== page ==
My Rating: 4 Stars.

The Mother Daughter Book Club, by Heather Vogel Frederick: Meagan, Cassidy, Jess, and Emma are four sixth-grade girls without much in common. Cassidy is a hockey-playing tomboy and the daughter of a newly widowed former supermodel. Emma is a poet and the daughter of a librarian. Emma’s best friend Jess lives on an organic farm and is missing her mother, who recently left her family to pursue an acting career. And Megan is an aspiring fashion designer who has been “too cool” for Emma since her family came into money a few years ago. This unlikely quartet is brought together when their mothers begin a book club reading Little Women. Over the course of the school year, the girls work their way through the book while navigating crushes, school performances, schoolgirl pranks, and challenging family dynamics.

This book—the first in a series—is absolutely adorable. Straddling the line between Middle Grade and YA, it features believable characters experiencing relatable challenges and complex emotions. The girls and their mothers are multidimensional characters, and I enjoyed reading about the dynamics between the girls themselves and within each mother/daughter pairing. Their conversations about, and connections to, their book club selection of Little Women are heartwarming and insightful. I’m sure I’m not alone in feeling inspired by this book to start a Mother/Daughter book club of my own, though I might need to wait a few years for Kali to get on board with the idea. I hope she will agree to read this book with me when the time comes!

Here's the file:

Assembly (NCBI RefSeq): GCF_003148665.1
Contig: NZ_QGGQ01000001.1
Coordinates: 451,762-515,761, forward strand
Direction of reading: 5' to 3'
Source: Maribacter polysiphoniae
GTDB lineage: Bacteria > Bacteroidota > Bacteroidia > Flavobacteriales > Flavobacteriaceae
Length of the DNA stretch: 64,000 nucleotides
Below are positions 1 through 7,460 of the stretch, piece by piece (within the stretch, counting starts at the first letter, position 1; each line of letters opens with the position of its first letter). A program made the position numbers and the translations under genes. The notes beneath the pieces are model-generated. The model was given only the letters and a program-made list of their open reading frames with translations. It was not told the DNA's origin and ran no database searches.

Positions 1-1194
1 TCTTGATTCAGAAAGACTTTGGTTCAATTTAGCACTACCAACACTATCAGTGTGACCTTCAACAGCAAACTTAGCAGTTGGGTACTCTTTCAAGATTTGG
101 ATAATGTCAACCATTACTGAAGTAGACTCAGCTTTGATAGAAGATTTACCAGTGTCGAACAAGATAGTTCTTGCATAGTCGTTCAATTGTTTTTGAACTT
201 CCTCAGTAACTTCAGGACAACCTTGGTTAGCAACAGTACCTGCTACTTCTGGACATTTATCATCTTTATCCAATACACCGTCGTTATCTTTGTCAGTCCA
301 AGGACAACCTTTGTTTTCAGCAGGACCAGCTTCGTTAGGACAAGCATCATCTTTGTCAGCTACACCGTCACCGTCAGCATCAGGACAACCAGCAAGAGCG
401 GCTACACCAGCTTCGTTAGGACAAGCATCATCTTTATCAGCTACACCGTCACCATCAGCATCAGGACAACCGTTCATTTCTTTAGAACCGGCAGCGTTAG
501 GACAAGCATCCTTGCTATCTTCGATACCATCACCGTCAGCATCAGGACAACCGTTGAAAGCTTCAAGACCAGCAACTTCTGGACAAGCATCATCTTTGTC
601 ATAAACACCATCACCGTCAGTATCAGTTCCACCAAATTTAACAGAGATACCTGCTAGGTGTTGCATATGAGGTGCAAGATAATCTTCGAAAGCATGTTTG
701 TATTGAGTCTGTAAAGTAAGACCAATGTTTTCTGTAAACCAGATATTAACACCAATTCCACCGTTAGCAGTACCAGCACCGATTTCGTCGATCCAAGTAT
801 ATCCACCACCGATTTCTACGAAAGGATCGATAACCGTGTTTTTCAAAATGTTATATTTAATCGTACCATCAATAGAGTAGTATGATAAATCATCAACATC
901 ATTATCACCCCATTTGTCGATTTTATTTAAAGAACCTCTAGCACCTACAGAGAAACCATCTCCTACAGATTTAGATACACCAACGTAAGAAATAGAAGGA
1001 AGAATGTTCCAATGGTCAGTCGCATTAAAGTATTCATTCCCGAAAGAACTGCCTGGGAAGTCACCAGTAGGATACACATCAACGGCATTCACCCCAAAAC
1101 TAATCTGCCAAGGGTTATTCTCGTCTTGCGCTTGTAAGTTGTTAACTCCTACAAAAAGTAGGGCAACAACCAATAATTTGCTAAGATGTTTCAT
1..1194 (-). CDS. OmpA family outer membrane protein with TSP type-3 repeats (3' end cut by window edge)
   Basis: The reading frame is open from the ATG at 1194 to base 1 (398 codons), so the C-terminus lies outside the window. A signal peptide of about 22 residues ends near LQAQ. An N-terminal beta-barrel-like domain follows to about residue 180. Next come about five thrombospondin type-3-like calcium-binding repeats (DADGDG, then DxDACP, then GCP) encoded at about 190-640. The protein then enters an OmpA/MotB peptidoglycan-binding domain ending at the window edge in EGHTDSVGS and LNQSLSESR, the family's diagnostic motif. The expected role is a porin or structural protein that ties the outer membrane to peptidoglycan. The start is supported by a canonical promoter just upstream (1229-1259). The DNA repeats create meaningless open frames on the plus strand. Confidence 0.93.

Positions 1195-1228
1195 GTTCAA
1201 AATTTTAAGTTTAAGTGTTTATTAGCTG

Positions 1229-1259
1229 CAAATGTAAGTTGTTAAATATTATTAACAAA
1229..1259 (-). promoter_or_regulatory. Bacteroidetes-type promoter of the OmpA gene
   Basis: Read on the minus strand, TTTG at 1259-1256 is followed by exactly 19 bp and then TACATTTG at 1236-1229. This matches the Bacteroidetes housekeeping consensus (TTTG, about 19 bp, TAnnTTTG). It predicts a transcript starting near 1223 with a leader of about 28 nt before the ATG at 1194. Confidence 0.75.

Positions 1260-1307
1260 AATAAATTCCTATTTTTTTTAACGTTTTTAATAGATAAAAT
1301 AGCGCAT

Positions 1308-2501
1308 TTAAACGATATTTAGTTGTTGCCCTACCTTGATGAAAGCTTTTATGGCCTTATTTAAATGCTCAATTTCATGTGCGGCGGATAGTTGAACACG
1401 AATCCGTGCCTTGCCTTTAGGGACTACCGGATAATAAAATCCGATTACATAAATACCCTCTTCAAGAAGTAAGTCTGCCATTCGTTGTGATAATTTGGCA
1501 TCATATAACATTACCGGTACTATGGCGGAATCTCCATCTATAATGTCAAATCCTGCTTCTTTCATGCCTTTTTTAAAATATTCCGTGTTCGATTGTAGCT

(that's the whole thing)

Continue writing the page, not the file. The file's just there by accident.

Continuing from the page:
My Rating: 4 Stars.

The Whisper Man, by Alex North: Following the death of his wife, Tom Kennedy and his young son, Jake, move to the town of Featherbank in search of a fresh start. Unfortunately, the town has a dark past: twenty years ago, a serial killer known as “The Whisper Man” abducted and murdered five individuals whom he lured by whispering at their windows at night. The killer has been in prison for years, but now another serial killer is on the loose. In their investigation of one boy’s disappearance, Detectives Pete Willis and Amanda Beck are drawn back into the Whisper Man’s decades-old killing spree, which appears to be connected to the current case.

This is a deeply creepy, fast-paced psychological thriller/police procedural. With its complex themes, blending of genres, and flashbacks to previous events, The Whisper Man reminded me quite a bit of Long Bright River (another thriller I read recently that left a deep impression on me). There are several individual story threads running through the book, and I liked seeing them come together in the end. I also really appreciated the relational elements—including a romantic subplot, as well as some intriguing parent/child dynamics—that lifted this book out of black-and-white procedural territory and intensified the suspense. The resulting story is unnerving but also quite satisfying.

My Rating: 4 Stars.

That’s it for book reviews until next month. What have you been reading lately? Any titles to recommend?

Get In Touch